This made her a perfect candidate for the diplomatic service, but her dreams of becoming an ambassador were constantly thwarted by the State Department or, better yet, by the bigotry of the age. At the time, only six out of fifteen hundred Foreign Service officers were women. Virginia was never allowed to become the seventh one: the best she could do was become a consular service clerk at the American Embassy in Warsaw, Poland. Seven months into the job, she had enough with the State Department and applied for a transfer to Izmir, Turkey.
There, on December 8 – during an innocuous hunting game – Hall stumbled while climbing over a wire fence. “As she fell, her gun slipped off her shoulder and got caught in her ankle-length coat,” Purnell describes the gruesome event. “She reached out to grab it, but in so doing fired a round at point-blank range into her left foot.” The doctors could do nothing: on Christmas Day, they amputated her leg just below the knee to at least save her life. Thereafter, Virginia was dependent on an 80-pound wooden prosthetic leg she named “Cuthbert.”
The disability made it impossible for her to advance in her career, because of an obscure rule barring amputees from diplomacy. Even President Franklin Delano Roosevelt – disabled himself – rejected lobbying on Hall’s part, remarking that she should make a “fine career girl” if she stayed in the clerical grades. In disgust, in 1939, Hall resigned from her job – she was, at the time, a clerk at the American legation in Tallinn, Estonia – and started an epic journey of adventure, action, and unfathomable courage.
Long before the United States joined World War II, Hall volunteered to drive ambulances for the French army. When France capitulated and she was demobilized, she decided to travel to London and offer her services to Britain. On her journey there, quite by chance, she met a British salesman at a Spanish railway station. Little did Hall know that he was George Bellows, an undercover agent looking for people to join the war effort against Hitler.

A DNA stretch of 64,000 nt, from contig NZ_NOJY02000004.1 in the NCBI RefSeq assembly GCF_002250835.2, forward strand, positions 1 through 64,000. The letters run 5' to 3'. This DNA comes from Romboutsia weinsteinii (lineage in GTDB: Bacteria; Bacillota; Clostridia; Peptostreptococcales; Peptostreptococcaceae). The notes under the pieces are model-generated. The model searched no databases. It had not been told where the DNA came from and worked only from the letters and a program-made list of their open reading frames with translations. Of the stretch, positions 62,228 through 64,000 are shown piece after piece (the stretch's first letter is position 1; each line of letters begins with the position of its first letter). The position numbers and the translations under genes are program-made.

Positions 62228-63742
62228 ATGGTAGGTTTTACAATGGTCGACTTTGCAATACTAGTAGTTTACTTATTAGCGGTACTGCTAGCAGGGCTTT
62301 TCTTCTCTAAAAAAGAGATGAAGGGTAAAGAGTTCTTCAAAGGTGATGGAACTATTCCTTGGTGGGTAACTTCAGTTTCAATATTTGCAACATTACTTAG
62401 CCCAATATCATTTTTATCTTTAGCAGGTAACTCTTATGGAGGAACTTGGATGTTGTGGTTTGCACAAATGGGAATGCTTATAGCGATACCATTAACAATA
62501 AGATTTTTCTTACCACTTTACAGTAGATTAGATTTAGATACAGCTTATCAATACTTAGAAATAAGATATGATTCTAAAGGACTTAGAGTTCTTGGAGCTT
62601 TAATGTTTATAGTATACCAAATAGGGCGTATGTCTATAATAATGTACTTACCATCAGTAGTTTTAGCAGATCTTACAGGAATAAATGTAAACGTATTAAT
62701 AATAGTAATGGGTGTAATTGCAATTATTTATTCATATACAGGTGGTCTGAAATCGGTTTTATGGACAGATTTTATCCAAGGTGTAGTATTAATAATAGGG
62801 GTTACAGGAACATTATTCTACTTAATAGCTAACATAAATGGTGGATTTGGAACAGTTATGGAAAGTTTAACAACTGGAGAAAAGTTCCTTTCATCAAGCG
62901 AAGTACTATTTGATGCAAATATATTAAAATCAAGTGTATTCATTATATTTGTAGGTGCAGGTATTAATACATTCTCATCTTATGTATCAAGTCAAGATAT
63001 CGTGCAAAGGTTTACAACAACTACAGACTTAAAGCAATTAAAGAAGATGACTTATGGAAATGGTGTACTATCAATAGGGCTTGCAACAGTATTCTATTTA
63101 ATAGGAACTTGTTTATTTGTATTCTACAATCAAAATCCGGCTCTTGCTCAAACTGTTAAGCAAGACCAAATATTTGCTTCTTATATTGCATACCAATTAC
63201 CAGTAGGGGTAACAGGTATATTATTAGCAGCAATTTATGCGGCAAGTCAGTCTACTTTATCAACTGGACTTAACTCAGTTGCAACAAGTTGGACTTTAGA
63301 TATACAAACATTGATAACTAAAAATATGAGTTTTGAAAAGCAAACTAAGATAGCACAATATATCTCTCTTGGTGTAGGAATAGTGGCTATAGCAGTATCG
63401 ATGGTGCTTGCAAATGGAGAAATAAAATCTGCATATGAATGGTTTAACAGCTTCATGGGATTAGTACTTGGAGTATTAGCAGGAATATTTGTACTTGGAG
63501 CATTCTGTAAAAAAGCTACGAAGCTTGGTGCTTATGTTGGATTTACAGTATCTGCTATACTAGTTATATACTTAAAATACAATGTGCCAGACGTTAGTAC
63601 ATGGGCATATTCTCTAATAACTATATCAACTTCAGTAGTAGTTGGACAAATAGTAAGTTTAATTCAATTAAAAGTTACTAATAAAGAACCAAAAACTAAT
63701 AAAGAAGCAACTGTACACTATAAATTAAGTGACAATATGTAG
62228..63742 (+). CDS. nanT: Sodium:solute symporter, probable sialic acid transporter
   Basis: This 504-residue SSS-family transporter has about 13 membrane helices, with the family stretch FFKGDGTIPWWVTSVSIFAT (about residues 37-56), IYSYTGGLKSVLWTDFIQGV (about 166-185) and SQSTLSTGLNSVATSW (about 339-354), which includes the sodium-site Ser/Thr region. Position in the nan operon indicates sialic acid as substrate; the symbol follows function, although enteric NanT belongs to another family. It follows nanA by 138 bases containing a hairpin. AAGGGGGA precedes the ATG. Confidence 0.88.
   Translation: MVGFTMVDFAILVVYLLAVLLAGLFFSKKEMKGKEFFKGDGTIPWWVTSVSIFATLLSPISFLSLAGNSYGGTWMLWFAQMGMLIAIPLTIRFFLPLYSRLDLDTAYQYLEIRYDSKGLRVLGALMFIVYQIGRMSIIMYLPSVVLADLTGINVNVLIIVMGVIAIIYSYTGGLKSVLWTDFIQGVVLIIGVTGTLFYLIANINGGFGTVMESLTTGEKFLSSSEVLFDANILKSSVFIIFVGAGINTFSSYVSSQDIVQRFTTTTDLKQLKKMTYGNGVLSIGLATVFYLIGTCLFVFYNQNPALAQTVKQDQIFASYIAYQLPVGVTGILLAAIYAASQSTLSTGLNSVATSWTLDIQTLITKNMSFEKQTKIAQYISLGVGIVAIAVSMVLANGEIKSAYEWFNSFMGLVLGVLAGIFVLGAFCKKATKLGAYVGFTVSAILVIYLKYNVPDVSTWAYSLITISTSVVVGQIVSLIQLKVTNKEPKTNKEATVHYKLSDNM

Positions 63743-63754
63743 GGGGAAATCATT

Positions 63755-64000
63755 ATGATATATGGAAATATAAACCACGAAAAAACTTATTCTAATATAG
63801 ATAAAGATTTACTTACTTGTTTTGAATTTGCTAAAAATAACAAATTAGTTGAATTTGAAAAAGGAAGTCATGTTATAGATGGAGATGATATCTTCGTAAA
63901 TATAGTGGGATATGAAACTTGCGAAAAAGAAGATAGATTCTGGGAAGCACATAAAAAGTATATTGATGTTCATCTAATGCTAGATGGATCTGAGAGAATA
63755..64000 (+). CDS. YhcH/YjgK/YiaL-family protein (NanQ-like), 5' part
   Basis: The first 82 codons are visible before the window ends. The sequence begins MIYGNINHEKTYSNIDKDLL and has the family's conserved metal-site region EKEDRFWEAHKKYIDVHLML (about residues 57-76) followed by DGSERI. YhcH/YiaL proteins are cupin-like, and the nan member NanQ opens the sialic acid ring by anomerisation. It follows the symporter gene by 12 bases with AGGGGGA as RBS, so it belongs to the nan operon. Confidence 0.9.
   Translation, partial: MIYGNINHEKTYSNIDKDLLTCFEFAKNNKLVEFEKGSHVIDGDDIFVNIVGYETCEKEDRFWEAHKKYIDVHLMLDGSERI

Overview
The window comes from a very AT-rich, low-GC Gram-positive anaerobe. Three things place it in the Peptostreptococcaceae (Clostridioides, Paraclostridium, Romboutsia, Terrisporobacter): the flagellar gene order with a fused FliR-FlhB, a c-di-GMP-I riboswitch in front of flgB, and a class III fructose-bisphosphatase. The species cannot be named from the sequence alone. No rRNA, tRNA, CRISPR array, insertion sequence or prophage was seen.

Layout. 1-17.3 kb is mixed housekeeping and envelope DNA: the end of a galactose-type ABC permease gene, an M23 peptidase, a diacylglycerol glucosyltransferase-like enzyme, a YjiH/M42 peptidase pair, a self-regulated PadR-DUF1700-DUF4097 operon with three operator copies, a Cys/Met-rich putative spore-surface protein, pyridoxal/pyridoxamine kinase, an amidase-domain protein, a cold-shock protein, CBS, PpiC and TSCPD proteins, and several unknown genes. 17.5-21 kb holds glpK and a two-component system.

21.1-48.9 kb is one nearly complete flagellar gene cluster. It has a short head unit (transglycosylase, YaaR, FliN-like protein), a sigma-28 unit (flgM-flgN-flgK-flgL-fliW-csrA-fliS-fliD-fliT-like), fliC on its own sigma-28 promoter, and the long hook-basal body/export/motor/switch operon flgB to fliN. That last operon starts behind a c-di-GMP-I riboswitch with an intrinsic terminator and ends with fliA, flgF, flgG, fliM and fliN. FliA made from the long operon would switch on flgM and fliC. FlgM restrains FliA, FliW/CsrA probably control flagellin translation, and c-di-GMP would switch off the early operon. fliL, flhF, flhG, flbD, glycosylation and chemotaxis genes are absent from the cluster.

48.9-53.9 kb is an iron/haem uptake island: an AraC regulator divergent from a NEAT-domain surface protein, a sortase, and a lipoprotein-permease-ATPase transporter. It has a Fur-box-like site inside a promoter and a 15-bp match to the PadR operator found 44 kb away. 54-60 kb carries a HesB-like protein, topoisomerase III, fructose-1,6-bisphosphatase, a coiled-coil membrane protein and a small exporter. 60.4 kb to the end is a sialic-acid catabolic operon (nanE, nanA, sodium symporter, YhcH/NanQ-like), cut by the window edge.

Thoroughly impressed with her resolution, knowledge, and intelligence, Bellows gave Virginia the telephone number of a “friend” who was supposed to help her find employment in London. The friend was none other than Nicolas Bodington, who served in the newly-created Special Operations Executive (SOE) – a secret service set up by Winston Churchill to “set Europe ablaze” through an unprecedented onslaught of sabotage, subversion, and spying.
Bodington was just as captivated by Hall as Bellows, and, soon enough, Virginia became a spy for the Allied forces, the second female agent to be sent to France and the first to take up residence there. After some time spent in Vichy – the capital of the French State headed by Marshal Pétain – she based herself in Lyon, from where she created a formidable network of SOE agents named Heckler.
In a single year, Hall turned into an expert at support operations: she covertly managed actions of the resistance movement; helped downed pilots escape before being noticed by German soldiers and offered them medical assistance and safe houses; perhaps most importantly, constantly provided agents with money, weapons, and supplies. And she did most of this from a small and gloomy hotel room as cold as the outside in the winter months. “If you could ever send me a piece of soap,” she wrote to London once, “I should be both very happy and much cleaner.”
In October 1941, in the pocket of a British parachuter, the French police found a map showing the location of an SOE safe house in Marseille – “a gated residence behind a large verdant (“VER-dunt”) garden, called the Villa des Bois.” The discovery helped organize a “mousetrap” that eventually led to the arrest of 12 SOE agents – virtually all of the organization’s most important and promising operatives. Well, all but Virginia.